BlackRock (NYSE:BLK) already has one of the most popular international dividend ETFs in the marketplace with the iShares International Select Dividend ETF (NYSEARCA:IDV). The company may have a similar winner on its hands with the debut of the iShares International Dividend Growth ETF (BATS:IGRO).
While the International Select Dividend ETF focuses on companies in developed markets outside of the U.S. with consistently high dividend yields, the International Dividend Growth ETF hones in on businesses with healthy balance sheets and a history of growing dividends. The fund is too young to determine a 30-day yield but it should be expected to carry a lower rate than the International Select Dividend ETF's 5.3% yield. The iShares Core Dividend Growth ETF (NYSEARCA:DGRO) - its counterpart on the domestic side - shares a similar management style and objective and carries a more modest 2.5% yield.
iShares developed this product for income-seeking investors looking to widen their income approach and benefit from the advantages of targeting dividend growth stocks. The fund specifically screens for companies with five or more years of uninterrupted dividend growth, positive earnings forecasts and a payout ratio of under 75%. At a broader level, the fund's managers use a three-pronged approach to populating this fund.
- Targeting Sustainable Income - According to the fund's product brief, the fund targets companies with healthy balance sheets and a sustained record of increasing dividends over time.
- Using Dividend Growth as a Driver of Long-Term Total Returns - Dividend income has historically provided a large percentage of an investment's total return and dividend growth should be a primary focus in most portfolios.
- Broadening Sources of Dividend Income - While many dividend strategies focus on just a few sectors, attractive dividend growth opportunities exist in all sectors and markets.
Dividends have historically delivered a significant portion of the S&P 500's (NYSEARCA:SPY) total return although the percentage of return from dividends has shrunk in recent years. An MSCI decomposition of S&P 500 returns concluded that nearly 80% of the index's return over the past 10 years came from dividends and dividend growth.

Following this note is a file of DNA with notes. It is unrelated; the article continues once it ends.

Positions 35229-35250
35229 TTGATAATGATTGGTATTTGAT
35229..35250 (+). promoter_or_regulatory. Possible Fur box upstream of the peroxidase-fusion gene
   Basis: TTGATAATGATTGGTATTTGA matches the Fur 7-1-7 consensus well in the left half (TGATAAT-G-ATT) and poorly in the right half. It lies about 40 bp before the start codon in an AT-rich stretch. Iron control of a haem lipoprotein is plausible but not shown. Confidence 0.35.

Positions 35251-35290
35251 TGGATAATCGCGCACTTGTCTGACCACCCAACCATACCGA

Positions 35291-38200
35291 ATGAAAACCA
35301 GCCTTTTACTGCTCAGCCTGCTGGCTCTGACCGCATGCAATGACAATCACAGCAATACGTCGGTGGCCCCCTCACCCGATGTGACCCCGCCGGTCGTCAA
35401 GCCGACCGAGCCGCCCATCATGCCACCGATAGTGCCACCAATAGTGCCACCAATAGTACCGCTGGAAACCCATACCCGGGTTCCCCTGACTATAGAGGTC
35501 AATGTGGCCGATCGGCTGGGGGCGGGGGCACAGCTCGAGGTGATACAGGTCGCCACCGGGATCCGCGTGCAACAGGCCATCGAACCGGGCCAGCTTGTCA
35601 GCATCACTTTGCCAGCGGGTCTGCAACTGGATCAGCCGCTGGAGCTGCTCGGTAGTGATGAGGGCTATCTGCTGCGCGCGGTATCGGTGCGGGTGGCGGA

The 79% figure over the past 10 years seems a little high but the trend of a lesser degree of total return coming from dividends in recent years is evident. While short-term risks like a Brexit or a recession seem to be waning, valuations in the S&P 500 remain stretched following seven consecutive years of positive returns possibly signaling a return to the importance of dividends should stocks begin pulling back.
One of the factors I really like about this portfolio is its diversity. The International Select Dividend ETF has more than 40% of its assets dedicated to traditional dividend sectors like financials and utilities. The International Dividend Growth ETF, however, looks much more diversified. Financials take the top spot in this fund too but it gives higher weightings to consumer goods and healthcare stocks. Eight different sectors have roughly a 5% portfolio weighting with no single sector getting an overly heavy share of the portfolio.
Geographically, the fund is also diversified. More than half of the fund's assets reside in the U.K. and other European countries while nearly 13% of the fund is invested in Canada. The Far East and Australia are somewhat less represented but still comprise 20% of the fund.
Since the fund is new, its asset base is very small. With roughly $5 million in total assets and trading less than 1,000 shares a day on average, the fund is relatively inefficient in its current state but I'd expect that to improve greatly over time as the asset base grows. The fund's 0.22% expense ratio is attractive.
I like this fund. It'll take a little time for the fund to grow and become more efficient but iShares has multiple multi-billion international portfolios under its umbrella and I'd expect this to approach the $1 billion asset level eventually.
Its expense ratio and diversity are appealing selling points and the management style of the fund seems particularly suited to a broad array of investors looking to diversify the income sources of their portfolios. I'd expect the fund's yield to come in somewhere around the 2%-3% range. The yield alone won't compete with some other international dividend ETF alternatives but the style and structure of the fund should make it a reliable income source while minimizing overall portfolio risk.
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